Monday, August 15, 2011

More Work on Back Door Mounting Pieces

Tonight I continued work on the back door mounting pieces.

The first thing I needed to do was tape the back door in place. I carefully lined it up to where it should be, and taped it down with the blue painter's tape.

One thing I realized is that the pieces that I cut that get glued to the door won't sit flush without some work. The radial angle of the ribs requires some sanding.

I actually cranked out the math, and marked where to sand.

After a little while, I had the blocks sanded.

The fit is better on both sides now.

Next, I needed to drill matching holes that will meet up with the steel dowel pins and magnets. This isn't as bad as it looks, I'm merely using the top piece as a template of where to drill the middle piece for the steel dowel pin. I lightly spun the drill chuck by hand to make a mark.

I drilled the 1/8" wide hole, 3/8" deep on both door pieces.

The steel dowel pin can now match the hole on the piece that gets attached to the frame.

Then, I needed to match the magnet holes on the frame pieces with holes that need to be drilled for matching screw heads. I placed cross-hair marks at 90 degree angles that help show where the center of the hole is.

With the steel pin locking the two pieces of wood together, I translated the markings from one piece of wood to the other.

With the cross-hairs as my guide, I drilled and countersunk the hole for the screw that will attract the magnet.

That's as far as I got tonight. The magnets and screw heads should line up, as should the steel dowel pins and their corresponding holes.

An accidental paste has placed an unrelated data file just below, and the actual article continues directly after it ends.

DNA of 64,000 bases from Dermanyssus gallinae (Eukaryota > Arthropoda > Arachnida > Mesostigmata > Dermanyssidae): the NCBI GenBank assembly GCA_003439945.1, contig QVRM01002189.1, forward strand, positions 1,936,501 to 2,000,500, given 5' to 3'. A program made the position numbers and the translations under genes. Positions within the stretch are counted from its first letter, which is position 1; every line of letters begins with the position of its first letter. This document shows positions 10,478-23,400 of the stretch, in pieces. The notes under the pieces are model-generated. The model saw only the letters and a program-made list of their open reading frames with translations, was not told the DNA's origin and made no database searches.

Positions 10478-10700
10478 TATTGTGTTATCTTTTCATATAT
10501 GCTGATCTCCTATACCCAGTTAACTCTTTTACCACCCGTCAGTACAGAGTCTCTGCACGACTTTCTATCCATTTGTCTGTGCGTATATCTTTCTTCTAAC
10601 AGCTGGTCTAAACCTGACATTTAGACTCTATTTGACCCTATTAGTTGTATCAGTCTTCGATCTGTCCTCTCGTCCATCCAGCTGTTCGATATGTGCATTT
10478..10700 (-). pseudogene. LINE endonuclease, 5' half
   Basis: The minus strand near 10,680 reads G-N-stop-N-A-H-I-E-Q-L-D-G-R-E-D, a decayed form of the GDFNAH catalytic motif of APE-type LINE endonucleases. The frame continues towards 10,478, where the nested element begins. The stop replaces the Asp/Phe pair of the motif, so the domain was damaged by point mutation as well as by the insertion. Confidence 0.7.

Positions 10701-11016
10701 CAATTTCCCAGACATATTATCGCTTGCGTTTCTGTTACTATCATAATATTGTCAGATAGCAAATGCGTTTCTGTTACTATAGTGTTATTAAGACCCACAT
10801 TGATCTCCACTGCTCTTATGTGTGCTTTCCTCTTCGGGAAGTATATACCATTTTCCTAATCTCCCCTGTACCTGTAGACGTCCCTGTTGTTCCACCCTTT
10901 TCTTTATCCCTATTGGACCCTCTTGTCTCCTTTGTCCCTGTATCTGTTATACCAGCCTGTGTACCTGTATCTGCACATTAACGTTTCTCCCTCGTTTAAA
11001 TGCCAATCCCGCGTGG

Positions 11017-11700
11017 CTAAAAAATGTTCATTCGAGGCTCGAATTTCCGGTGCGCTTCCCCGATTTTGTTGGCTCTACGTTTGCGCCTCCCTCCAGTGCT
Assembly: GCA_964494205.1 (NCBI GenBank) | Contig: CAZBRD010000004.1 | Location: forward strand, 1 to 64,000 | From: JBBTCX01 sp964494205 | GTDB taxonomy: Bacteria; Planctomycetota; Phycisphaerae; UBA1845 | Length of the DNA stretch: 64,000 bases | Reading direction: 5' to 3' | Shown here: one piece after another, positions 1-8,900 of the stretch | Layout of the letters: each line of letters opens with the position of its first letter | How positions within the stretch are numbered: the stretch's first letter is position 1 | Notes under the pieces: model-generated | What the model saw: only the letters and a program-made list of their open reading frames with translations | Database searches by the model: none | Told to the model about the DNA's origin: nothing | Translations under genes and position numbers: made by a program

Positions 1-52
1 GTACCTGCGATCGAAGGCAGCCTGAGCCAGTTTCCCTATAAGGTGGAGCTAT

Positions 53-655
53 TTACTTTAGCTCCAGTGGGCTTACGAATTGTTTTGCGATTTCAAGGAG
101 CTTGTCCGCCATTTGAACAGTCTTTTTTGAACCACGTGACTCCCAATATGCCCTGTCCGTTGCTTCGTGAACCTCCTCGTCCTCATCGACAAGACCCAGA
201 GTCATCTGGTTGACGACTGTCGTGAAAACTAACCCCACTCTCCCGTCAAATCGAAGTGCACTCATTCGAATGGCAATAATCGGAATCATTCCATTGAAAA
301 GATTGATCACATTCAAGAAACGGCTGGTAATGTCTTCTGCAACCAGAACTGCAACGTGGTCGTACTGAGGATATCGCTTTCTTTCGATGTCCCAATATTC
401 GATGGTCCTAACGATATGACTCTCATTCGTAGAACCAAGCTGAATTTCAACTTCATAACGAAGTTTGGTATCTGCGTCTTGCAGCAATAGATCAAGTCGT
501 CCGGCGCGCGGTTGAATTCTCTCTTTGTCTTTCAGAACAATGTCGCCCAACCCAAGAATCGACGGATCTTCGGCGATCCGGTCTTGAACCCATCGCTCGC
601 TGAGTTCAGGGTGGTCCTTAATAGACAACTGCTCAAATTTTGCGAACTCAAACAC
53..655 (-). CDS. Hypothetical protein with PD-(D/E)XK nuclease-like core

I still need to cut the screws down to size (they stick out of the back), and then I can start gluing the door pieces to the inside of the door.


Anonymous said...

Victor, is it that the rear hatch drops into the bottom wood blocks via the pins and the magnets are on the top 2 mounting blocks? What type of adhesive are you using to mount the wood blocks to the alum. rear hatch? Have you found that this system is pretty effective?


Victor Franco said...


Great question. You have it right, and you are really paying close attention.

I accidentally discovered with droid #1 that JB Weld does a good job of adhering wood to aluminum.

To this day I still have evidence on the back door of droid #1 of where I used a wooden tongue depressor to help evenly apply pressure when I clipped the coin returns in place.

This can be seen in the lower right-hand corner of the last picture on this page:

It is quite possible that my efforts will not work as intended. If it ends up being a big mess, I will abandon this approach, and just go with the four screws that I use on droid #1.